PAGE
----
Recently my wife and I replaced the sink in our kitchen with a two bowl stainless steel sink. When we ordered it from our local plumbing shop its description said that it was soundproofed, but when we received the sink we discovered this was stretching the truth a little bit, as the “soundproofing” consisted of four thin rubber rectangles glued to the bottom of each bowl (see the second photo).
Like any good nerd, I searched the Internet for a better solution and found many, including from spray on foam, automotive undercoating, and pickup truck bed liner. All of these solutions required careful masking, followed by a generally messy application of the product - all with mixed results. I am happy to say that the product that I used requires no masking, is easy to apply and works wonderfully - if you tap the inside of our new sink all you will hear is a dull thud.
What I used is 3M Automotive Sound Reduction Mat, a self-adhesive, flexible mat that is designed to reduce road noise and vibration. It is often applied to the inside of the door panels when installing automotive stereo systems, but it also works great on stainless steel sinks. You can find the 3M or equivalent product at most automotive supply stores or from a car stereo shop. The 3M product is a semi-stiff sheet about an eighth-inch thick with a black shiny finish and a diamond pattern. It is self-adhesive, protected by a peel off backing. For me, it came two sheets to a box, which was enough to do one bowl so I purchased two boxes.
Step 1: What You Will Need
- One or two packages of 3M Auto Sound Reduction Mat or equivalent
Supplies and tools
Cotton balls or cloth rag
Heavy duty scissors or utility knife
Step 2: Preparation
- This process is much easier if the sink is not installed in your counter top. Ideally, it should be upside down on a solid surface at a comfortable working height.
- Start by unrolling the sound reduction mat and lying it flat to remove its curl.
- If your sink has existing soundproofing you will need to decide whether to remove it or apply the sound reduction mat over the top of the current material.
- In my case, since the soundproofing consisted of four little rubber squares stuck to each bowl, removing them was the obvious choice. I was able to easily remove them using a putty knife, followed by rubbing alcohol to clean up the residual glue. However, I could imagine sticking the mat to existing sprayed on soundproofing if the spray was thin and fairly level but I have not tried this.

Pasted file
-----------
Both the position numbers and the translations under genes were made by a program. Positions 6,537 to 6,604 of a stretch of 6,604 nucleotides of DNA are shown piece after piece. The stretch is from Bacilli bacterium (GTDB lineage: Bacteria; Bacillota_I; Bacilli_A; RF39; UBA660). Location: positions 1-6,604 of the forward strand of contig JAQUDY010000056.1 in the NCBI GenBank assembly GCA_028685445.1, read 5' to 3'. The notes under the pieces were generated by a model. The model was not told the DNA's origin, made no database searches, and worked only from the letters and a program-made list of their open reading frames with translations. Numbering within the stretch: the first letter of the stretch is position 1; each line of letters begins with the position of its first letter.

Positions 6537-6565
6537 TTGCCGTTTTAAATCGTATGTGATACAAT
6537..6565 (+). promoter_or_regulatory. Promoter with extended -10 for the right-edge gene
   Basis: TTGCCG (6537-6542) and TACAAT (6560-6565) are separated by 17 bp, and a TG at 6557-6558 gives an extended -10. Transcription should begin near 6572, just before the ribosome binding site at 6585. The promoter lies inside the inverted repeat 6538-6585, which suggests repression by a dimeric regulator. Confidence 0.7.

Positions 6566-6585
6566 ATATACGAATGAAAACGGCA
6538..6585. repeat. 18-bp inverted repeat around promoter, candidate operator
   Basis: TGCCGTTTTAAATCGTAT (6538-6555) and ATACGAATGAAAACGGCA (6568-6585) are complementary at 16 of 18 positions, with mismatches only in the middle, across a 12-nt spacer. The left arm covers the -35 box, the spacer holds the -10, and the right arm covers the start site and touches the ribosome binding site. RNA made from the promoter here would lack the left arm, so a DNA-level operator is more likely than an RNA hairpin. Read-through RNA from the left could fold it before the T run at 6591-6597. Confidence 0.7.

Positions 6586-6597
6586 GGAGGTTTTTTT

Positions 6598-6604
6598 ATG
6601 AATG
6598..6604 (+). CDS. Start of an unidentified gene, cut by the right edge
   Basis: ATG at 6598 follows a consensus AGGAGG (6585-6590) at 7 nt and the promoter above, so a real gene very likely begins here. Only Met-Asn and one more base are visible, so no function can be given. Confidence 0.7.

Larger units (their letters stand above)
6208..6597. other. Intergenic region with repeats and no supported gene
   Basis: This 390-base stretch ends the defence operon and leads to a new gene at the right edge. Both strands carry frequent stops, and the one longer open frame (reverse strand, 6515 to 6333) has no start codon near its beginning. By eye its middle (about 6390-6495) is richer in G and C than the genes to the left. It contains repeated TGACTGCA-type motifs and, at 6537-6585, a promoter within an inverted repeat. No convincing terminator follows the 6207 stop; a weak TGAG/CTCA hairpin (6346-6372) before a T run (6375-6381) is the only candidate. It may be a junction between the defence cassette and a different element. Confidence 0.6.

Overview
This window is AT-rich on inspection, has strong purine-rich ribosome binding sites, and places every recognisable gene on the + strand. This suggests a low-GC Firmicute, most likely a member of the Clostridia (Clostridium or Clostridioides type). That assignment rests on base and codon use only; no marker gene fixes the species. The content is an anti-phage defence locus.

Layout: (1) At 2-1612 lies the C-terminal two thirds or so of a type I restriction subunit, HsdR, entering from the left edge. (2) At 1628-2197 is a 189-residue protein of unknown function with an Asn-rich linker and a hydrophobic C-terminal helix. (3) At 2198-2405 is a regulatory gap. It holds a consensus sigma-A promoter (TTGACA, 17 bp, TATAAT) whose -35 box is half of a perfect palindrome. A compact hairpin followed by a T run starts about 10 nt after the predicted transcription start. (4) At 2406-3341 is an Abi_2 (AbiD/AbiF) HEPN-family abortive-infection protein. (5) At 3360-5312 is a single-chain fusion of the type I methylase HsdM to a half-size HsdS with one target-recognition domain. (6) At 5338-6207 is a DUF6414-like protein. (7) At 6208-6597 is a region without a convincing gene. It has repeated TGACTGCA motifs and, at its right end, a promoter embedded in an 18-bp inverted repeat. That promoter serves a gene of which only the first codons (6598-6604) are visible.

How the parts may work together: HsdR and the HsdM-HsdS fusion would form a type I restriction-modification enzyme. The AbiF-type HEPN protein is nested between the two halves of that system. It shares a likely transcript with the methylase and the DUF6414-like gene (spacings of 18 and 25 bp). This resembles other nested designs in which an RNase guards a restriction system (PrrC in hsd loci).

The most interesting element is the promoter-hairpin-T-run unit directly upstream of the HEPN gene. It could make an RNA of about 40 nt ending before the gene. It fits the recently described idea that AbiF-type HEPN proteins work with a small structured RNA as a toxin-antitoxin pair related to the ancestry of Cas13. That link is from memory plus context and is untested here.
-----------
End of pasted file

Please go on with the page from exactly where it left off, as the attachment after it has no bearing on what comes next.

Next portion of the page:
Step 3: Cut the Mat to Fit
The mat I purchased came two sheets to a box, which was enough to soundproof one bowl for me. Take one of the sheets (do NOT remove the backing that covers the adhesive, yet) and position it over one bowl to get an idea of its best position and how you will need to trim it to fit. If you wish, you can make a paper template and fit that to the bowl, but I just trimmed the sheet a little at a time until it fit correctly. Start with the area that goes around the drain hole and work out from there. Do this for each sheet that you will need. You can see one of my sheets trimmed to fit around the curves of the bowl in the picture.
- When positioning the mat take into account the location of any brackets or mounts that will be used to secure the sink.
Step 4: Clean the Surface With Alcohol
Before applying the mat, clean the bottom of the sink one last time with rubbing alcohol to remove anything that might prevent the mat from adhering.
Step 5: Apply the Mat
Now you can carefully remove the protective backing and adhere the mats to their places on the bowl or bowls. I removed the backing in sections to keep the mat from accidentally sticking to somewhere I did not want it. If you have a roller, large dowel or screwdriver with a round handle you can firmly roll it over the mat to ensure that the mat is well adhered.
That is it, your newly soundproofed sink is ready for installation. Here is a comparison of the 3M mat to the factory soundproofing. Quite a difference! You can see the finished product in the opening picture.